An understanding in the 2012 coalition regime was that legitimacy would be drawn from a MoU from an ethical and moral standing borne out of trust by parties involved. When such trust is broken would it not have been sensible to have dissolved government immediately since all parties would be operating in breach of the MoU, the one document that had charted legitimacy to the kind of new governance style then? It is important to understand context for us to apply instruments, ideas, theories and opinions. Therefore in the context of what was agreed upon by the coalition government in 2012 the Deputy Prime Minister had a legitimate claim even though it was not popularly accepted. (Another level of legitimacy or illegitimacy that can be looked into another time).
Thirdly, when the “two commanders” were put on special leave outside the country to arguably prevent an impending military implosion and explosion even after the dismissal of the other this in part was to legitimise their role as key military men in Lesotho’s security system. Not a creation of the current regime but definitely a nightmare they live with on a daily basis after reverting a dismissal. Kamoli’s legitimacy was stamped before the 2015 snap election, the current regime only delivered the letter amidst a public outcry depending on whose side of the public one is on. Very messy.
The premise to interrogate legitimacy is guided by the theory of leadership as a process not position or person. If we stick to the two we will never get out of the cesspool we are swimming in. Whether it is Kamoli in place or someone else, if the process of leadership has no clarity and consistency, anyone of these soldiers can potentially hijack the system as it seems or it is now. Process first engages with context or situation. If we do not understand, not know or not aware of the subliminal landscape of impending problems, our mode of analysis could be skewed, biased, partially informed (question of available data) even with the best of intentions. Other than appointments by civilian regimes how else and what are processes put into place to hold military men accountable from a national point of view not SADC point of view. One would believe SADC would be second resort after as a nation we had failed to caucus on this. SADC is not different from UN, they make problems go away but it does not mean the source of the problem has been addressed adequately.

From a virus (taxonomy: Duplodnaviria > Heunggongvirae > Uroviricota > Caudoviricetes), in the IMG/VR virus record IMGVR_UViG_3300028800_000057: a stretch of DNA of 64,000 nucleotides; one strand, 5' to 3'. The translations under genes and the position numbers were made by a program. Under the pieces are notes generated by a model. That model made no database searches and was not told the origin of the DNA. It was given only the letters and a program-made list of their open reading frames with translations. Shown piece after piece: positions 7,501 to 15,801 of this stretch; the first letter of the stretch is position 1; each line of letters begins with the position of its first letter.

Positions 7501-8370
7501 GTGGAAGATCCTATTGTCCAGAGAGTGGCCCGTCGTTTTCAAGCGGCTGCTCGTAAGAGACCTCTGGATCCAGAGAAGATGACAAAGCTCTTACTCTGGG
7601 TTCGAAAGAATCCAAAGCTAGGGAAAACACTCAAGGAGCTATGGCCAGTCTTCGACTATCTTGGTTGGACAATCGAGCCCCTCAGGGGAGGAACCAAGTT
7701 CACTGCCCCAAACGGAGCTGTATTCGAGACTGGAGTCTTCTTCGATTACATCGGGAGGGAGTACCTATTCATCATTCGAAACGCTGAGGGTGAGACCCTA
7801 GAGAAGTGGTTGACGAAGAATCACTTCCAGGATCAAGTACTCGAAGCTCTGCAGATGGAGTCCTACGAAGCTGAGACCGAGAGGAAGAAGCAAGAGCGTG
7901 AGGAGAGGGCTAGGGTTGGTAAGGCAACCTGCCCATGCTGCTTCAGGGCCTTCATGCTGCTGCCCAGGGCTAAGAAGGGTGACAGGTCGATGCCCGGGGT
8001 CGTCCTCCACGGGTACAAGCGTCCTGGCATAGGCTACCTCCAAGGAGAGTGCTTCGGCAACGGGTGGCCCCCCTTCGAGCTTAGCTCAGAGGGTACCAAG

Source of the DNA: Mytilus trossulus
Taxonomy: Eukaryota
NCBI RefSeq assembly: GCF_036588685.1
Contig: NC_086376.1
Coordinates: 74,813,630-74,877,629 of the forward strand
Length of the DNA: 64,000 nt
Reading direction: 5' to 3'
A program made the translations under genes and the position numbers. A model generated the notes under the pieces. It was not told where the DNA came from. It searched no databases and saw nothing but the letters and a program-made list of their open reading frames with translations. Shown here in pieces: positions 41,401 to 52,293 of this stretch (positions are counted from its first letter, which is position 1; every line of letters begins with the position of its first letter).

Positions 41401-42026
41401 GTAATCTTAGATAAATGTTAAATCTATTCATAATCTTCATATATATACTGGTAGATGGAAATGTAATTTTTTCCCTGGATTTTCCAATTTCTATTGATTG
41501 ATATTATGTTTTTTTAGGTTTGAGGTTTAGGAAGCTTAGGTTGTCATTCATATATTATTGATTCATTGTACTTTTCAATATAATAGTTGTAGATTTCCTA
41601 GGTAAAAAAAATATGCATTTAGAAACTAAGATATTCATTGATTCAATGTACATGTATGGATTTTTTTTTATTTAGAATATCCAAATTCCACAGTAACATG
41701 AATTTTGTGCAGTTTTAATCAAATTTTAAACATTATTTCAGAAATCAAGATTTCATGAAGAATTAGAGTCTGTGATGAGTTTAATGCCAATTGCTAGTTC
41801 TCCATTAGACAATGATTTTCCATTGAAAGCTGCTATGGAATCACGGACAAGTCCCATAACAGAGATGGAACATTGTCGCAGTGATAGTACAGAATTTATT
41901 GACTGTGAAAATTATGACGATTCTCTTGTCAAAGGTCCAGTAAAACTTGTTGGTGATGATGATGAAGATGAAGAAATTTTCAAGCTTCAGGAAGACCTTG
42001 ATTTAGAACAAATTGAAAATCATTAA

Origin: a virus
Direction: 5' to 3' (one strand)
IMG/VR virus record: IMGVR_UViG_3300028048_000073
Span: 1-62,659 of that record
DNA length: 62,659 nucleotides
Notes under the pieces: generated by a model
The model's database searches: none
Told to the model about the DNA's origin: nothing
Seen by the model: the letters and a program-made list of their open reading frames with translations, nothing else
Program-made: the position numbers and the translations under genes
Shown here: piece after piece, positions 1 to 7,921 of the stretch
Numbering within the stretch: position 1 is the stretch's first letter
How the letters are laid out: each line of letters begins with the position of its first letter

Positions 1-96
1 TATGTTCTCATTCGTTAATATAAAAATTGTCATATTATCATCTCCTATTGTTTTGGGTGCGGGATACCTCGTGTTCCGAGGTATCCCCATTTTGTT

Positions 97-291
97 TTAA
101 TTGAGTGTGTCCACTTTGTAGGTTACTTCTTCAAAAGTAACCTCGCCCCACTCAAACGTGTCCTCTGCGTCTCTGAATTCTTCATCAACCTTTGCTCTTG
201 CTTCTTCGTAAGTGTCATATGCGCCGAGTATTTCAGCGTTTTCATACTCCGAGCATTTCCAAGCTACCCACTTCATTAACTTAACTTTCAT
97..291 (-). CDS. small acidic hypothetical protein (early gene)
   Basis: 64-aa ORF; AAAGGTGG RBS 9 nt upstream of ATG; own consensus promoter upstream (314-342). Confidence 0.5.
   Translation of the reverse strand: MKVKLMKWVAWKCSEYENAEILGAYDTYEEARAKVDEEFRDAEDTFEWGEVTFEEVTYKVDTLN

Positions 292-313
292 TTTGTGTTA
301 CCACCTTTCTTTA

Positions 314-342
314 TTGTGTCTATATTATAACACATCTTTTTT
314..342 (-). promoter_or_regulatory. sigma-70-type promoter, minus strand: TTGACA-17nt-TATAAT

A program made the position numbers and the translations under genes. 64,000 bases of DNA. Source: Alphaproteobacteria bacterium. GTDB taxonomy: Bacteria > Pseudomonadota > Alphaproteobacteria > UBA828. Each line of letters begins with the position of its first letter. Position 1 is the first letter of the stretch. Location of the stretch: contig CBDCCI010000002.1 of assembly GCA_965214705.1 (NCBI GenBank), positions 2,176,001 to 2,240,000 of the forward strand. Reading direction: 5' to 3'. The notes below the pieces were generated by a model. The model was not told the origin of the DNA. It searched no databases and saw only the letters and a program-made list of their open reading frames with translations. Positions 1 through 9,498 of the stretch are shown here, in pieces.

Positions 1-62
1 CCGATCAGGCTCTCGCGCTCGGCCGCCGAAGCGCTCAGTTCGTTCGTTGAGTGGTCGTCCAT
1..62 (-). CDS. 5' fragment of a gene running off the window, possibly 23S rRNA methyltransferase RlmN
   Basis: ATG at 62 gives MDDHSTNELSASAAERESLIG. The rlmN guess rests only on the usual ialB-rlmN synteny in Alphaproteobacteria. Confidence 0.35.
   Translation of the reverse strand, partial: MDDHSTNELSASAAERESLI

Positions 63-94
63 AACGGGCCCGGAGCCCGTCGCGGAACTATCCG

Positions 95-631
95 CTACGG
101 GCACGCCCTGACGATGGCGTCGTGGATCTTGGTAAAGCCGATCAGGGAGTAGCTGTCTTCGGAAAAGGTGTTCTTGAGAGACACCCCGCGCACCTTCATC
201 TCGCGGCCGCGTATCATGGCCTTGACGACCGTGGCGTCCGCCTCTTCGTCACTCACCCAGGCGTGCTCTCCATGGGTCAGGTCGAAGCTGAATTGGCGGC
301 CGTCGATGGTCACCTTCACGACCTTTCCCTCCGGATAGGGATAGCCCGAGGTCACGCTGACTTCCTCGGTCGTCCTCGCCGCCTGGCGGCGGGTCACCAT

Secondly if our leadership is only shaped by political following (parties) with no binding issues to the development of the nation and state. We will be forced to argue our cases guided by sympathy to the other. It is necessary to have a following with shared values and mutuality for the common good not for the common good of the other party. Here lies our failing, believing the common good of the other party is the common good of the whole nation. Legitimacy of regimes and military commanders lies with votes not shared national values. Where is legitimacy in that? Where is legitimacy in those votes cannot be used to hold anyone accountable? The issue of legitimacy in these instances raises a myriad of questions and a mirage of answers.